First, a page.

Make your own free website on Tripod.com

Baalbek


       


In the autumn of 1964 my wife, Ruth Johnson Foley, and I made a brief visit to Baalbeck. Baalbek is a town in northeastern Lebanon, not far from Damascus, the capital of Syria. Ou tour was a part of a two-week cruise in the Eastern Mediterranean aboard the Greek owned ship S.S.Mt.Acropolis. This 17,000 ton ship was built in 1939 in Camden, NJ, for the Grace Lines and chirstened Santa Clara, and sailed from the U.S. east coast through the Panama Canal ro the Pacific coast of South America. Our cruise included about 125 passengers, mostly Europeans. The ship stayed at Beirut for a full day, during which we were able to visit Baalbek and Damascus. I do not know how many of the passengers took this shore excursion, since we traveled in taxis, rather that in buses.

(click on an image for a larger version)
In 1964 Beirut was a lovely city, the "Paris of the East" [Click to enlarge]
[Click to enlarge] The road to Baalbek and Damascus climbs through rugged mountains
Main Street of Baalbek
[Click to enlarge]                      [Click to enlarge]
 
During the first to third centuries of the common era the Romans built an enormous complex of temples in Baalbek. It was called Heliopolis at that time. A search of the Internet showed an unusual scarcity of photographs of these ruins, so I have scanned my Kodachrome slides and present them here. Baalbek was the subject of extensive reconstruction, largely funded by Rockefellers. It has been inaccessible to tourists during the past thirty or more years because it is a center for the Hezbollah militia. who occupy a large part of Lebanon and conduct a guerilla war against Israel.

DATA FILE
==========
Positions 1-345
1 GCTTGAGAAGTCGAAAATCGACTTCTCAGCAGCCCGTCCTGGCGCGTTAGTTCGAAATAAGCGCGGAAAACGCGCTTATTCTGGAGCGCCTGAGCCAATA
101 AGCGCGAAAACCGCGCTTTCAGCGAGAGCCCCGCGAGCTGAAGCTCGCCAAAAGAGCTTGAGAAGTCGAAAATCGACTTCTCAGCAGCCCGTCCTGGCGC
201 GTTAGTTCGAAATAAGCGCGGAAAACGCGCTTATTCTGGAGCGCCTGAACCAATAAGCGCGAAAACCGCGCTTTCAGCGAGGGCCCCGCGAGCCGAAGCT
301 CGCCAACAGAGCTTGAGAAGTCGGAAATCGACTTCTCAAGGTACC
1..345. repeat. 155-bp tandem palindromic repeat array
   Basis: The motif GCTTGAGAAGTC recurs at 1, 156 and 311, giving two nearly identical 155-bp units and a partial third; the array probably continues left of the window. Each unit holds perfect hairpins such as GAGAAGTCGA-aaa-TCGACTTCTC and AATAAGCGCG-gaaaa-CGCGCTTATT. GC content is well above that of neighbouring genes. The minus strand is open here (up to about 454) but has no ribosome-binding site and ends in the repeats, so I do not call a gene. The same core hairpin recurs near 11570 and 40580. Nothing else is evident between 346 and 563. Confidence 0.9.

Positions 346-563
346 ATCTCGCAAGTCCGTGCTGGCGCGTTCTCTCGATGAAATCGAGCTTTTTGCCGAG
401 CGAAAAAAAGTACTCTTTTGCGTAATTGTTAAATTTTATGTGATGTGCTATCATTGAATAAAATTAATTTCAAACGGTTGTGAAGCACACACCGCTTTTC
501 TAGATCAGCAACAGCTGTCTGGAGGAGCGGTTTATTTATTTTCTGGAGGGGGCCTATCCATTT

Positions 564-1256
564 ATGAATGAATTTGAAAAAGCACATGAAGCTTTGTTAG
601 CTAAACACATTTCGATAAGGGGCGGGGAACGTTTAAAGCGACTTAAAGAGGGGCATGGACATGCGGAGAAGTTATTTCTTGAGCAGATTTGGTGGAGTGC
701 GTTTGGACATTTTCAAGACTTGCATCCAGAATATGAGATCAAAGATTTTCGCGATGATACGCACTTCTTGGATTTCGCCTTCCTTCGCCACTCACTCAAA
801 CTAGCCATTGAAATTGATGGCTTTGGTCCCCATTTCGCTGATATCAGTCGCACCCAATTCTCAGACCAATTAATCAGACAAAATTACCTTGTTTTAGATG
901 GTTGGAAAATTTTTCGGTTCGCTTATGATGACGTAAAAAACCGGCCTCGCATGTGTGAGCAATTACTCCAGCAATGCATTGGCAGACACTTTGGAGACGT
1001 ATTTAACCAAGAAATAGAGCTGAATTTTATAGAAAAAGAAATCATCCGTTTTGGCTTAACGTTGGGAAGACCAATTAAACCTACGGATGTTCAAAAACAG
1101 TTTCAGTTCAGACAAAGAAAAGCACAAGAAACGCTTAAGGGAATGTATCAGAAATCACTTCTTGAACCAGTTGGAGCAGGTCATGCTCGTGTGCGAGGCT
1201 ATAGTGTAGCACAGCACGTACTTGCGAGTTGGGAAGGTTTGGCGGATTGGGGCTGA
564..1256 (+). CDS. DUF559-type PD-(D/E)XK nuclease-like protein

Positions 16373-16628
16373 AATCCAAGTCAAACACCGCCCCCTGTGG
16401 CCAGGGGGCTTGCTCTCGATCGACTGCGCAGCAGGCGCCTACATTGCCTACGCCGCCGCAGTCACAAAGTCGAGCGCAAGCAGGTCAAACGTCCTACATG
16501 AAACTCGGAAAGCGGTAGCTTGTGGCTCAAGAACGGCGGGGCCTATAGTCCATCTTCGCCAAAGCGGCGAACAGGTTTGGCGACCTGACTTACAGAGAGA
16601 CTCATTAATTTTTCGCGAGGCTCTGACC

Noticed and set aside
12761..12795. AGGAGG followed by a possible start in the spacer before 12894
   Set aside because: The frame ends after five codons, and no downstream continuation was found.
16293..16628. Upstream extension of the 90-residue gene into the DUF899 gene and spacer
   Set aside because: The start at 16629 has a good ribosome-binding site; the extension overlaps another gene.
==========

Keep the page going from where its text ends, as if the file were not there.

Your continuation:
[Click to enlarge]

Entrance to the Temples

[Click to enlarge]

Pieces of ruins have been sorted for possible reconstruction

[Click to enlarge]
[Click to enlarge]
[Click to enlarge]
[Click to enlarge]
[Click to enlarge]

A Christian Church

[Click to enlarge]
[Click to enlarge]
[Click to enlarge]

Remains of much older structures underly the Roman ones.

[Click to enlarge]

My wife and an English friend

[Click to enlarge]

[Click to enlarge]

Remains of the Temple of Jupiter
These monolithic columns, some around 30 meters long, came from Aswan in Egypt.

After visits to Eqypt, I can conceive of the columns being floated down the Nile and across the Mediterranean, but carrying them across the mountains of Lebanon to Baalbek is an amazing feat.

[Click to enlarge]
[Click to enlarge]
[Click to enlarge]
[Click to enlarge]
[Click to enlarge]
[Click to enlarge]
These beautiful ceilings may have explained the Roman preference for couches.
[Click to enlarge]
[Click to enlarge]

[Click to enlarge]

 

Gerard M Foley

Gerry Foley